It is a common fallacy that pursuing a dream that you are passionate about makes you successful. Passion is short-lived and to be successful you need long hard years of effort. So what do people have — that allows them to persevere in the face of tremendous odds and pain?
Over the last 3 days, 3 interesting things happened to me. On Sunday I met a colleague who used to work with TWB about 8yrs back who has come back to work with me. A talented programmer, he lost pretty much everything other than the shirt on his back and he is consumed by the question – why did it happen to him? Then on Monday I was giving a motivational talk at a company when I talk about my own life experiences and “How to be an Entrepreneur on a Salary”. Many people cringed because it is difficult for them to fathom what I went through, and most importantly why? Then yesterday I was with a person who is a spiritual guide to scores of people. He spent a great deal of time telling me that most of the great upsets of my life had a reason and that it shows me I should not focus on dogs, only focus on myself and look for a lower ambition and quality of life.
All these made me cringe in turn. And I ended up asking myself why am I upset about someone finding a reason in their misfortune, or in mine? Isn’t this what pretty much everyone does — looks for a reason for any tragedy that befalls and then make this ‘learning’ into new normal? People who lose a fortune learn to live at a smaller scale, people who have lost in love vow never to love again, people who have lost a dog will never keep a dog again — even though in the scheme of life these are not even real tragedies but mere blips.
The reason for your misfortune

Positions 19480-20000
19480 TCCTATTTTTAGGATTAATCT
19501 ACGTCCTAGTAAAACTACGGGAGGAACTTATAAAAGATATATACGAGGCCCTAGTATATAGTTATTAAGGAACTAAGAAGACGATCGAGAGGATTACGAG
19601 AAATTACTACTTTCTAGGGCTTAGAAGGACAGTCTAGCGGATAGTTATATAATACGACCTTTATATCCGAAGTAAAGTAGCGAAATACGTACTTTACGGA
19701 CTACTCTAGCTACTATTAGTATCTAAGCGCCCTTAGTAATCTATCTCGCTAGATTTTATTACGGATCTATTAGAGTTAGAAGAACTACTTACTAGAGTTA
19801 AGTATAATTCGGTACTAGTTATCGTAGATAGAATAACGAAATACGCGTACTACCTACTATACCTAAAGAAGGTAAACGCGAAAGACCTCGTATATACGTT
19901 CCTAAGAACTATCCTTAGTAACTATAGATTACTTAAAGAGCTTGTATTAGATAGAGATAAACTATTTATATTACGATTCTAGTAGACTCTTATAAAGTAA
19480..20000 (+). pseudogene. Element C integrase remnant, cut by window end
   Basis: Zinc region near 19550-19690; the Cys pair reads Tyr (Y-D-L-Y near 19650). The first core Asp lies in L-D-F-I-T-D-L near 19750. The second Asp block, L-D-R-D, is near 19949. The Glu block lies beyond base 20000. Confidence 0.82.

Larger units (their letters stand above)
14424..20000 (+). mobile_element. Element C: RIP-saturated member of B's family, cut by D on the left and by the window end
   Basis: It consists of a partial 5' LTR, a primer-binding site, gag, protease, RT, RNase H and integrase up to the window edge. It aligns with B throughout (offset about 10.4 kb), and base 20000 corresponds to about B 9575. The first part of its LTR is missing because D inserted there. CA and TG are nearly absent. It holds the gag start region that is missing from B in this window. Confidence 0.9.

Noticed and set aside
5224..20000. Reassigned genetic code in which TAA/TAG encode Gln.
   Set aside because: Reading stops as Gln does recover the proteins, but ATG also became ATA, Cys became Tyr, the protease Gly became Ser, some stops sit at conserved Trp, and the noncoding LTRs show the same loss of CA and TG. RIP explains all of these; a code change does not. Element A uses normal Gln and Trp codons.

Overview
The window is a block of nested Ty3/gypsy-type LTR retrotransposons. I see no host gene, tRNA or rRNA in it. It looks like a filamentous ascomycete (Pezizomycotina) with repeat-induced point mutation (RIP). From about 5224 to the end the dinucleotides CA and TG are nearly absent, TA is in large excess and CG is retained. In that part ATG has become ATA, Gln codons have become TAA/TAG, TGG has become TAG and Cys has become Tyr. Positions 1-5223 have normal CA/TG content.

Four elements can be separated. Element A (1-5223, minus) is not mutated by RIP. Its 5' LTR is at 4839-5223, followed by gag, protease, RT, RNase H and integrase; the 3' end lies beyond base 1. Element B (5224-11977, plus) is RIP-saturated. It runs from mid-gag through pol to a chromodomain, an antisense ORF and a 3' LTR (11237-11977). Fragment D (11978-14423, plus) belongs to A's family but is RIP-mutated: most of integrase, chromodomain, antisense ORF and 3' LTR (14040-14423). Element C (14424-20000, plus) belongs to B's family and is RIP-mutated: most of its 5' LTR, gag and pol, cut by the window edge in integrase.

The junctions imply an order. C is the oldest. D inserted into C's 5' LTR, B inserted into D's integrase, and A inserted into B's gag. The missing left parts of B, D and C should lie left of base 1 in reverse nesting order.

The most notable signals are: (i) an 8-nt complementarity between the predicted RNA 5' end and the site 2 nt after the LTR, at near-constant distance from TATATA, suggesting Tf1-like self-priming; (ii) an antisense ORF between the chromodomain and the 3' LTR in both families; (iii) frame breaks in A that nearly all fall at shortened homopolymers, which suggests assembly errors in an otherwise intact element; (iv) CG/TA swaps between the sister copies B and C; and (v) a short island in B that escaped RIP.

It is an evolutionary trait that people look for patterns in their lives and that includes in their own behavior and that of others. A lot of our responses, fears, motivations come from there. When you’re walking on a lonely stretch hearing footsteps but not being able to see it makes you wary of danger. On the other hand footsteps in the kitchen mean your spouse or kid is back home. By extension, we are trained to look for cause and consequence. What could the cause be of this extraordinary misfortune that has come upon me — this heartache that doesn’t go, this failure at work, this loss of business, this debilitating illness? The reality is that I have suffered not one but all these setbacks and it is not that I have not asked myself these questions. I have lost the person I relied on and loved the most, I lost a successful company and went from being wealthy to bankrupt, I’ve suffered the public humiliation of an arrest covered in newspapers for days and I live with not with one but at least 4 life-threatening conditions. Surely there was a reason each of these things had happened? Surely I could have avoided each of these and maybe I should be wary of trust and looking for contentment over ambition, peace over passion.
The problem looking for reasons
Since all these misfortunes did not come at the same time I have had a lifetime to think through some of this. I realized that there was actually no cause and effect, no reason for any of these things had happened. Most of these are purely random events. Life, for the most part, will not follow the script you wrote. Like someone said life is already happening to you when you are looking for it.